To identify and describe critical factors that affect students’ achievement in school, researcher John Hattie (2009, 2012) synthesised close to 60,000 studies and found that 150 factors correlated significantly with student achievement. In some cases, schools have worked to improve their effectiveness relative to one, two or several factors. While those efforts are laudable, they represent too narrow a focus. All of Hattie’s factors need to be arranged in a hierarchy that will allow schools to focus on sets of related factors, progressively addressing and achieving more sophisticated levels of effectiveness. From a high reliability perspective, the factors identified in the research to date are best organised into the five hierarchical levels described below.

Level 1, a safe and collaborative culture, is considered foundational to all other levels. If students and staff do not have a safe and collaborative culture in which to work, little if any substantial work can be accomplished. In essence, level 1 addresses the day-to-day operation of a school.

Level 2 addresses the most commonly cited characteristic of effective schools: high-quality instruction in every classroom. School leaders must make sure classroom teachers are using instructional strategies in a way that reaches all students and are taking appropriate steps to improve teacher competence when this goal is not being met.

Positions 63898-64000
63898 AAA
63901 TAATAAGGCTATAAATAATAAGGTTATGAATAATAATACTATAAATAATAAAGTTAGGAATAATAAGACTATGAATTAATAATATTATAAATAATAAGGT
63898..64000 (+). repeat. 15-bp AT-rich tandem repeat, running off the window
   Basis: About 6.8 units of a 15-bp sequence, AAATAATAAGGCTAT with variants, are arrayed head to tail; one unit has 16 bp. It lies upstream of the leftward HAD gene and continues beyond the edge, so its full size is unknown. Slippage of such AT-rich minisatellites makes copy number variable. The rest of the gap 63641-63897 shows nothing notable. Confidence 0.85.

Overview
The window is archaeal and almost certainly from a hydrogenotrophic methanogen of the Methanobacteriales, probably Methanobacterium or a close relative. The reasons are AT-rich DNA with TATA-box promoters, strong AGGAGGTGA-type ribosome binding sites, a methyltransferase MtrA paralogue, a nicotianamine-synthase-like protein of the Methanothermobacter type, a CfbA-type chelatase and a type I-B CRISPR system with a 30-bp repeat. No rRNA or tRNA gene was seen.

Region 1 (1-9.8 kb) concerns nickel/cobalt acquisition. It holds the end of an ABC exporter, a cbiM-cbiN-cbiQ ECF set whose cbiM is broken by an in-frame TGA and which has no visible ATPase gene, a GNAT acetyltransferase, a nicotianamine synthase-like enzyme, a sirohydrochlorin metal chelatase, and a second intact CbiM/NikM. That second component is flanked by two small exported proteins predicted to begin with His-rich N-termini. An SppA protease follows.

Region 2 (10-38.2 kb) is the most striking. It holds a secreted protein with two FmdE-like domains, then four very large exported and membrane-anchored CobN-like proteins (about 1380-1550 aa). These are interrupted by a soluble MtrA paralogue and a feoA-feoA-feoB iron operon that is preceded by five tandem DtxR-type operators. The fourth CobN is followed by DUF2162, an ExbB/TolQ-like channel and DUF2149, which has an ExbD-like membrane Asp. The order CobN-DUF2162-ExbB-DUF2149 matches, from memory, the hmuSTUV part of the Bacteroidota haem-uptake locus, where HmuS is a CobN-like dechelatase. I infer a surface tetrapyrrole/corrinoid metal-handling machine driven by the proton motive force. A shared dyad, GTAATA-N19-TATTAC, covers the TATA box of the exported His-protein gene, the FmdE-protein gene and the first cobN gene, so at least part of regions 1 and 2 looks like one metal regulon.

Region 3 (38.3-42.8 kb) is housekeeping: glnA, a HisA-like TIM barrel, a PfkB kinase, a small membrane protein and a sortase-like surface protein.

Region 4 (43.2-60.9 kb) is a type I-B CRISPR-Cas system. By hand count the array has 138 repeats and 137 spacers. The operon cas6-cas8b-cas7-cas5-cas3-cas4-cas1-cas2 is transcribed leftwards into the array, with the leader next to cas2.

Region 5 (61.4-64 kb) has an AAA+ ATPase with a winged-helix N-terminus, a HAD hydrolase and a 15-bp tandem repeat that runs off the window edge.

High-quality instruction is a prerequisite for level 3: a guaranteed and viable curriculum. Guaranteed means the same curriculum is taught by all teachers so that all students have an equal opportunity to learn. Viable means that the amount of content in the curriculum is appropriate to the amount of time teachers have available to teach it.

Level 4 moves into a more rarefied level of school reform, because it involves reporting individual students’ progress on specific standards. At any point in time, the leaders of a level 4 school can identify individual students’ strengths and weaknesses relative to specific topics in each subject area.

Level 5 schools exist in the most rarefied group of all – one in which students move to the next level of content as soon as they demonstrate competence at the previous level.

Dr Marzano’s High Reliability Schools’ framework provides a mechanism for school leaders and policy makers to effectively influence the educational landscape in Australia by taking the next steps in school reform.